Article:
By Brady Huggett

With its nucleic acid amplification technology as a power source, NuGEN Technologies Inc. closed a $10.8 million Series B financing that could very well be the company¿s last round.

¿We¿ll use this [round] to grow the company,¿ said NuGEN¿s co-founder, CEO and chairman, Jan D¿Alvise. ¿We¿ll probably double the staff by the end of next year. We have 20 employees now and we hope to launch our first product ¿ a kit for gene expression analysis ¿ in the third or fourth quarter next year.¿

The financing, added to its Series A round of $2 million, gives San Carlos, Calif.-based NuGEN¿s a total of $12.8 million raised to date. Considering that NuGEN is generating revenue from partnerships and hopes to see its first product revenue in 2002, that just might be enough, D¿Alvise said.

¿We are still working on our budgets,¿ she told BioWorld Today. ¿The prudent thing to do is to plan on [a Series C] and prepare for it, but we hope the B will be our last round of financing.¿

NuGEN¿s Series A was led by Tenex Medical Investors, of San Mateo, Calif., which invested $1.7 million. Tenex participated in the Series B as well, joining Pequot Ventures, of New York; SoftBank LifeScience Ventures, of Palo Alto, Calif.; Radius Venture Partners, of New York; MedCapital, of New York; and Band of Angels Fund, of Palo Alto, as investors.

D¿Alvise and Nurith Kurn, chief scientific officer at NuGEN, founded NuGEN in February 2000, but its Single Primer Isothermal Amplification (SPIA) technology sprang from the head of Kurn before that, after she left her job at Dade Behring, of Deerfield, Ill.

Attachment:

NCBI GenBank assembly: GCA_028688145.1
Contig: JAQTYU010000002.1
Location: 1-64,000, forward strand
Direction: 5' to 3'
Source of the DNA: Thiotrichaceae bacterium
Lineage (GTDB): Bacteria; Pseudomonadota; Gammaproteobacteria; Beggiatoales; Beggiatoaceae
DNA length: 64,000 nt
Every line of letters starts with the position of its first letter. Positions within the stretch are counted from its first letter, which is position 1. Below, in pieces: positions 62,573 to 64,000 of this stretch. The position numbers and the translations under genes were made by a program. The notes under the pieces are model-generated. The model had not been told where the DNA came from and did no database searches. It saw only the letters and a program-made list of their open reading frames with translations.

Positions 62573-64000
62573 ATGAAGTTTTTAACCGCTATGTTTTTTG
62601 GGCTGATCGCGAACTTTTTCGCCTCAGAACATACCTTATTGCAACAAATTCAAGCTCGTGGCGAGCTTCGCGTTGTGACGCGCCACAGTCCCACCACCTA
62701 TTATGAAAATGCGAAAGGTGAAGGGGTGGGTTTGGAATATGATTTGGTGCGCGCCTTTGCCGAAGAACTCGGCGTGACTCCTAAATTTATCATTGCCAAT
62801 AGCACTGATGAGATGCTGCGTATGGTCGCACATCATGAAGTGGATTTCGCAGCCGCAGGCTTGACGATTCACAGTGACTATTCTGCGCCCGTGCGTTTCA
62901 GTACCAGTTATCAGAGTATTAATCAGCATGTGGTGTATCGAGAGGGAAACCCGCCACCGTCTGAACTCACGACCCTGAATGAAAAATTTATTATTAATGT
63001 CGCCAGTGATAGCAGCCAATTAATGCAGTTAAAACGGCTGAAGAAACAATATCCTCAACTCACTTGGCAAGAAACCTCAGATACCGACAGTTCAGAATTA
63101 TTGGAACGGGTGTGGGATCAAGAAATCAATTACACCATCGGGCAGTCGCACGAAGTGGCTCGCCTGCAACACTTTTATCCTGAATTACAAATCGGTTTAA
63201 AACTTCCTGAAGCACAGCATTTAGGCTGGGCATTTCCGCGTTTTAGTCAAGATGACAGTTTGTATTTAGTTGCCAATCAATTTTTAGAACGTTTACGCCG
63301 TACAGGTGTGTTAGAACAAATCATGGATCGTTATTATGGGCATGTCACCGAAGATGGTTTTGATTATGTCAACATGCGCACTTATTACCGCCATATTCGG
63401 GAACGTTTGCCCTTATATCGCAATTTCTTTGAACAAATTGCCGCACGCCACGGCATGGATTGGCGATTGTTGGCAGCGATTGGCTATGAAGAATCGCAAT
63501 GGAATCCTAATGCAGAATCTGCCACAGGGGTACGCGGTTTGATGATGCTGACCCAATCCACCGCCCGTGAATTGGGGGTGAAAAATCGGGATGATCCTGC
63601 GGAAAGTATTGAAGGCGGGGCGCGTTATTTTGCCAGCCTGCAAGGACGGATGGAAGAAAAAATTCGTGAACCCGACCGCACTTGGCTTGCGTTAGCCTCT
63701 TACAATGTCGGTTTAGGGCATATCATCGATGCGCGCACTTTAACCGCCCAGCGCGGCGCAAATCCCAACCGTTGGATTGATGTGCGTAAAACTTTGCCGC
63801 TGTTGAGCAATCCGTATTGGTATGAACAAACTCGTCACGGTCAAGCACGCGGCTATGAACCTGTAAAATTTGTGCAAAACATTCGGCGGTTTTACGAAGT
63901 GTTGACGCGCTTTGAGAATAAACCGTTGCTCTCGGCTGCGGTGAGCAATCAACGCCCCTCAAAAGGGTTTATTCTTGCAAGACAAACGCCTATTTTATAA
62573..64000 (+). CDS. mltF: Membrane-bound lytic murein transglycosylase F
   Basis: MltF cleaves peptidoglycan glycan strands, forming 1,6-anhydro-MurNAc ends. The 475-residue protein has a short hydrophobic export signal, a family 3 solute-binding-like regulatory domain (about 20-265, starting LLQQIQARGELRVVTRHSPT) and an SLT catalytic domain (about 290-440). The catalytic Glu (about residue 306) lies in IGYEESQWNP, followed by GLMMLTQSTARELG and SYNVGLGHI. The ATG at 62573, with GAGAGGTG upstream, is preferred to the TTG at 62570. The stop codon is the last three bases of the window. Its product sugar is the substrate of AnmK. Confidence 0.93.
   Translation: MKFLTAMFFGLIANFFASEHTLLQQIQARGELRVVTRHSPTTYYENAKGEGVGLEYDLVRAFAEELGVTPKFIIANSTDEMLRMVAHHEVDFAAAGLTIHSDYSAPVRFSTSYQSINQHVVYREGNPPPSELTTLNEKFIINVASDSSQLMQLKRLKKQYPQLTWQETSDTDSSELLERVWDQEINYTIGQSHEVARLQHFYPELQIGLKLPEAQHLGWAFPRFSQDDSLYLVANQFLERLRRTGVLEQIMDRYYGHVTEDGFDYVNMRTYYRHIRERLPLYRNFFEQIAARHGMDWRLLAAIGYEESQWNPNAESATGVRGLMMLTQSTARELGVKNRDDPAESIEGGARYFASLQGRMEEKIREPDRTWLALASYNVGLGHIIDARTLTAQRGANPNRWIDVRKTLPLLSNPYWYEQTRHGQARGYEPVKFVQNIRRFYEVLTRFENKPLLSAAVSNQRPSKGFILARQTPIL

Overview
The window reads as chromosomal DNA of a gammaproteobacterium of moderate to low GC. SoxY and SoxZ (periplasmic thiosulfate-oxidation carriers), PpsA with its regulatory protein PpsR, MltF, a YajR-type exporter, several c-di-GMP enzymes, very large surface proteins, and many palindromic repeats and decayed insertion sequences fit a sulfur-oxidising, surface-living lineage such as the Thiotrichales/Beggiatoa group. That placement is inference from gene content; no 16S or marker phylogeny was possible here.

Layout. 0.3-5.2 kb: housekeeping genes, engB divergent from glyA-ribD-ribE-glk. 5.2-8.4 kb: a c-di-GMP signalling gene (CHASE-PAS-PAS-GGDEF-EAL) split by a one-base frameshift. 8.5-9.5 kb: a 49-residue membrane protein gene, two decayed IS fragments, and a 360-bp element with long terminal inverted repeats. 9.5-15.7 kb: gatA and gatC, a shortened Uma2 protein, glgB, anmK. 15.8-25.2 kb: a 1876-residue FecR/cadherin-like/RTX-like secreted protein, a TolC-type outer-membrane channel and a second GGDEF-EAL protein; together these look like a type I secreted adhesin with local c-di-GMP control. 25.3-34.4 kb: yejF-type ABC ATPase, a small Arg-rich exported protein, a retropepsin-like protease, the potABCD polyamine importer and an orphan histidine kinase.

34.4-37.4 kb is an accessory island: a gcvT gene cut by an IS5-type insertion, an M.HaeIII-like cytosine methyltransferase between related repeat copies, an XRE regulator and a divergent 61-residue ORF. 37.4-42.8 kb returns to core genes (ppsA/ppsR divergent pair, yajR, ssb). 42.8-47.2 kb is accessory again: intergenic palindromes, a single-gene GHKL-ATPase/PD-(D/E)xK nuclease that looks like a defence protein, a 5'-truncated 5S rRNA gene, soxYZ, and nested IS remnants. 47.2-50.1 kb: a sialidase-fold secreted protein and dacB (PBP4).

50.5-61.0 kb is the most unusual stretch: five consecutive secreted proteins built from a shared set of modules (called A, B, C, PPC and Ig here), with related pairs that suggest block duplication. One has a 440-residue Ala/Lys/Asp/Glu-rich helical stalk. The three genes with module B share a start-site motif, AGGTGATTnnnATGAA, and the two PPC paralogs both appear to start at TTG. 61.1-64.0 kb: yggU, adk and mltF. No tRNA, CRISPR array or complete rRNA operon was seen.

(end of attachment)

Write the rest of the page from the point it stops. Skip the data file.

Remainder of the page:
¿[Kurn] was director of research at Dade,¿ D¿Alvise said. ¿She left Dade in late 1998 and about six months into her consulting career she came up with the technology for SPIA.¿

D¿Alvise¿s work with start-up Metrika Inc., of Sunnyvale, Calif., and Syntex Corp., of Palo Alto, attracted Kurn. D¿Alvise co-founded Metrika in 1995 and guided the entity through several rounds of financing and was vice president of drug development at Syntex.

¿I¿d had this experience, both with start-ups and commercial experience,¿ D¿Alvise said. ¿[Kurn] needed help and had no idea what to do with this technology.

¿It was really just an idea, and she actually did some drawings for me on the back of a napkin at Scott¿s Seafood [Grill & Bar] in Palo Alto. I¿ll never forget it. And the timing was great, with the explosion of genomics. When that all came together, and it appeared that the technology was very robust, we formed the company and did our first round in the fall of 2000.¿

Privately held NuGEN¿s Single Primer Isothermal Amplification technology drives the company. Its benefits, D¿Alvise said, are that it can perform nucleic acid amplification at a single temperature instead of using the thermocycling protocols traditionally used. Also, the technology allows for the use of smaller sample size and is linear.

¿Samples are very, very precious,¿ D¿Alvise said. ¿The current methods cannot amplify up from small samples. Our technology can do that. We can get experiments done in a morning that are now taking two days or more.¿

The linear aspect of SPIA means that it copies only from the original nucleic acid template.

¿We are always copying off the master,¿ D¿Alvise said.

The coming year should bring more mass for NuGEN. D¿Alvise said the company will look to add a marketing person to its mix, as well as more business development staff. Of the 17,000 square feet of space NuGEN has, about 12,000 feet have been built out, leaving 5,000 for manufacturing use. The space is expected to fit NuGEN for about two years, at which point it should grow beyond its bounds, D¿Alvise said. For now, the funding will help push that growth as well as ready the kits for launch.

¿It positions us to become a leader in gene expression profiling,¿ D¿Alvise said. ¿Without this capital, we wouldn¿t be able to move this quickly.¿